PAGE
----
In the 2022-23 season, which falls on the 35th season of the Miami Heat, Sun Sentinel presents a series of “5v35” reflections by writer Ira Winderman who covered the entire three and a half decades of the franchise.

After opening the series with a look at the five greatest matches in the history of the team, five moments of changing the franchiseteam biggest fans of celebrities, five greatest personalities for years, five noteworthy Gluttons and rivalries that defined the franchiseToday we begin our breakdown position by position with the top five goalscorers since the brand’s inception in 1988 (appreciating the fact that out-of-positioners may have those who can be considered shooters to be traded in other positions during the week).

1.Dwyane Wade. The. The biggest. Player. W. Franchise. History.

The five NBA finals. Three NBA championships. The lure by which LeBron James and Chris Bosh formed the Big Three, after first attracting Shaquille O’Neal.

Selection 5 in the 2013 NBA draft came forward when he was needed as a leader. He stepped aside when O’Neal and James arrived.

His No. 3 is already hanging on the FTX Arena, and the next logical step is the statue erected on 601 Biscayne.

“Greatness and legacy,” said heat coach Erik Spoelstra, “that will live forever.”

2. Eddie Jones. If the CV ended up serving as Wade’s first mentor in the NBA, that would have been enough. But it was much more. This helped keep He afloat from the end of the Tim Hardaway-Alonzo Mourning era to the beginning of the Wade era.

The Pompano Beach Ely High product led the Heat in the scoring for four consecutive seasons, from 2001 to 2004, the franchise’s longest such leadership until the arrival of Wade.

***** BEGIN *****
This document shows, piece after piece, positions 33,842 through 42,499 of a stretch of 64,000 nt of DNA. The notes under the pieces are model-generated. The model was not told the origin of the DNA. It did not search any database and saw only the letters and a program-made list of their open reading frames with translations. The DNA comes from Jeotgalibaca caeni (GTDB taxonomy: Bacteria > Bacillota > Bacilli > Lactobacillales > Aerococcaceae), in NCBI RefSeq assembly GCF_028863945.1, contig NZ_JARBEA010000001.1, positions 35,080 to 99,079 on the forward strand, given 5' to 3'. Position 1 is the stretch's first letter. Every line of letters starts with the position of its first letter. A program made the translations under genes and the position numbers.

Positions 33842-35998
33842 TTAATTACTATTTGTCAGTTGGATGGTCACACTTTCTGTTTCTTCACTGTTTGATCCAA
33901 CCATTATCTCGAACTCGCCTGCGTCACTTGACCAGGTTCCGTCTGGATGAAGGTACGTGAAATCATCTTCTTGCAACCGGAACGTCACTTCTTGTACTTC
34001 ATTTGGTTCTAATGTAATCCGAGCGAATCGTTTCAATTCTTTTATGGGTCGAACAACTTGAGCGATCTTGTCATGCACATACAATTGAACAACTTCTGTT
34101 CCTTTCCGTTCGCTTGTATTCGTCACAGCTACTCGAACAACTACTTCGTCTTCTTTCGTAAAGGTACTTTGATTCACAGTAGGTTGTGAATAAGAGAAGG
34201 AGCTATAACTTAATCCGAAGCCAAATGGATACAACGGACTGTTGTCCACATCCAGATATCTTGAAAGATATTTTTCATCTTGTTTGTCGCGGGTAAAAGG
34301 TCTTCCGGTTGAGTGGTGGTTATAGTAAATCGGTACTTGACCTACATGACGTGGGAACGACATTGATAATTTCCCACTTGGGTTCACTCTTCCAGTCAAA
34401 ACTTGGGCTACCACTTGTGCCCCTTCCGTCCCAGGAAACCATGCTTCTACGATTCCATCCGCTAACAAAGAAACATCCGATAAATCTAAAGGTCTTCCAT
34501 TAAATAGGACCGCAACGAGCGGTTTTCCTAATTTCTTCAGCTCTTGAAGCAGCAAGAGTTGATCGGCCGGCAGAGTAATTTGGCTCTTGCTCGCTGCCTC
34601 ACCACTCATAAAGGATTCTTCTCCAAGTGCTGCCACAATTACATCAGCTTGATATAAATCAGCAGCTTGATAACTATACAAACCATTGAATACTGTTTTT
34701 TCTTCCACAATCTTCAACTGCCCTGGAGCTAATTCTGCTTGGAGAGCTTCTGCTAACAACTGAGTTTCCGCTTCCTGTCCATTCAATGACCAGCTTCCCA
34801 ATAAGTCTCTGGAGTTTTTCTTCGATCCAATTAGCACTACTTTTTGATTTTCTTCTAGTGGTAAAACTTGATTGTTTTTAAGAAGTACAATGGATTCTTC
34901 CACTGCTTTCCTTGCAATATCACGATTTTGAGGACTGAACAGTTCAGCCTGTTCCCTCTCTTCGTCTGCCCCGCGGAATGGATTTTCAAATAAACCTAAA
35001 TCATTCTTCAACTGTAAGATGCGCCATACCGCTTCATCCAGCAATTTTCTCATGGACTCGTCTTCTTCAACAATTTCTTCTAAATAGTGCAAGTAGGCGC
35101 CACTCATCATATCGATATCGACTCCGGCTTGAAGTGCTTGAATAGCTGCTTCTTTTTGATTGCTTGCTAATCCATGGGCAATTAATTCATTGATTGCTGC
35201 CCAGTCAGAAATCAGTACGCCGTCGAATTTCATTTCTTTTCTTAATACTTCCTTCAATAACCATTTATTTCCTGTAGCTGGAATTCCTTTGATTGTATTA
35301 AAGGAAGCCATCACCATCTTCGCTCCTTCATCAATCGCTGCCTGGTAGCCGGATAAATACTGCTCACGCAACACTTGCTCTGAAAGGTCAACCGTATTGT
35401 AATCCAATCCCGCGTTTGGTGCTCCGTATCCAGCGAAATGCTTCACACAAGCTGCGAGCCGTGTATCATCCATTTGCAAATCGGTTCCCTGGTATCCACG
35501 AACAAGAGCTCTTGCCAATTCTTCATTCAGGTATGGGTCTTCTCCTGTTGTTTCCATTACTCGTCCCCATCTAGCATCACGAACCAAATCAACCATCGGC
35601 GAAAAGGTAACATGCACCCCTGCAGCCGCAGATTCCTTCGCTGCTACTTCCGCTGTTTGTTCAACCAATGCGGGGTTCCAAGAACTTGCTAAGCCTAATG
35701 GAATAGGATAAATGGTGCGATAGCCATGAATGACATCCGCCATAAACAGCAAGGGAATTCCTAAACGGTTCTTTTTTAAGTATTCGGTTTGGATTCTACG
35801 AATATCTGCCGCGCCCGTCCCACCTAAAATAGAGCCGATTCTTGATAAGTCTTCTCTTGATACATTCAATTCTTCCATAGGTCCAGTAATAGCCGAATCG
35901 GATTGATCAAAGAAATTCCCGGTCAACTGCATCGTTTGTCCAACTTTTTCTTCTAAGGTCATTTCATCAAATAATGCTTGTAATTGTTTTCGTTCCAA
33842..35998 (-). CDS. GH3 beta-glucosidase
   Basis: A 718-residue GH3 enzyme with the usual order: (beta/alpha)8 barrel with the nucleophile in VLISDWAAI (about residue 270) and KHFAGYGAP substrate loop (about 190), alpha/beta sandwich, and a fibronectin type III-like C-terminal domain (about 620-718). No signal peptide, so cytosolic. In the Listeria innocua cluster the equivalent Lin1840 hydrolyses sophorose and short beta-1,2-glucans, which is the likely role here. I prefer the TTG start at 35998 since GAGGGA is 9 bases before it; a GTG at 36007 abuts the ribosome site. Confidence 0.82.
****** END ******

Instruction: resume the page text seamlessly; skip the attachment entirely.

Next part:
3. Dan Majerle. As a shooter and small forward, as a starter and a reserve, Majerle’s bustle defined the era of Heat’s big play-offs under Riley in 1996-2001.

Even in the fight against debilitating back pain, Majerle was a plug-and-play essential in the squads that helped define heat culture for the first time.

And to think it came as a consolation prize when Heat was unable to sign Juwan Howard during the off-season 1996.

4. Ray Allen. Heat’s tenure was only for two seasons, but at one point he could probably put him even higher on this list, as no moment in the franchise’s history has likely been that significant.

In game six of the 2013 NBA Finals, she lost third place and security officials have already called the AmericanAirlines Arena to celebrate the San Antonio Spurs Championship. And then from the right corner – Bang! A draw game. Win that night in extra time and the championship in the next game.

Plus, and what was even sweeter, he was pulled away from Danny Ainge and the Boston Celtics at a free agency.

5. Kevin Edwards. For the most part, Heat’s backstage history can be broken down into three eras: Kevin Edwards in the start, Jones in the middle, and then Wade in his 15-year fight for the championship (with others mixed up along the way).

For the first five seasons of the franchise, Edwards was a reliable presence when stability was at a premium, averaging double-digit points over each of those five seasons.

Edwards’ ability to do this in the most difficult times gives him a nod to the likes of Josh Richardson, Voshon Lenard, Duncan Robinson, Brian Shaw, Jon Sundvold, Eddie House and, yes, Dion Waiters.

Next: We continue our position ratings, with the top five point defenders over the years as the franchise turns 35.

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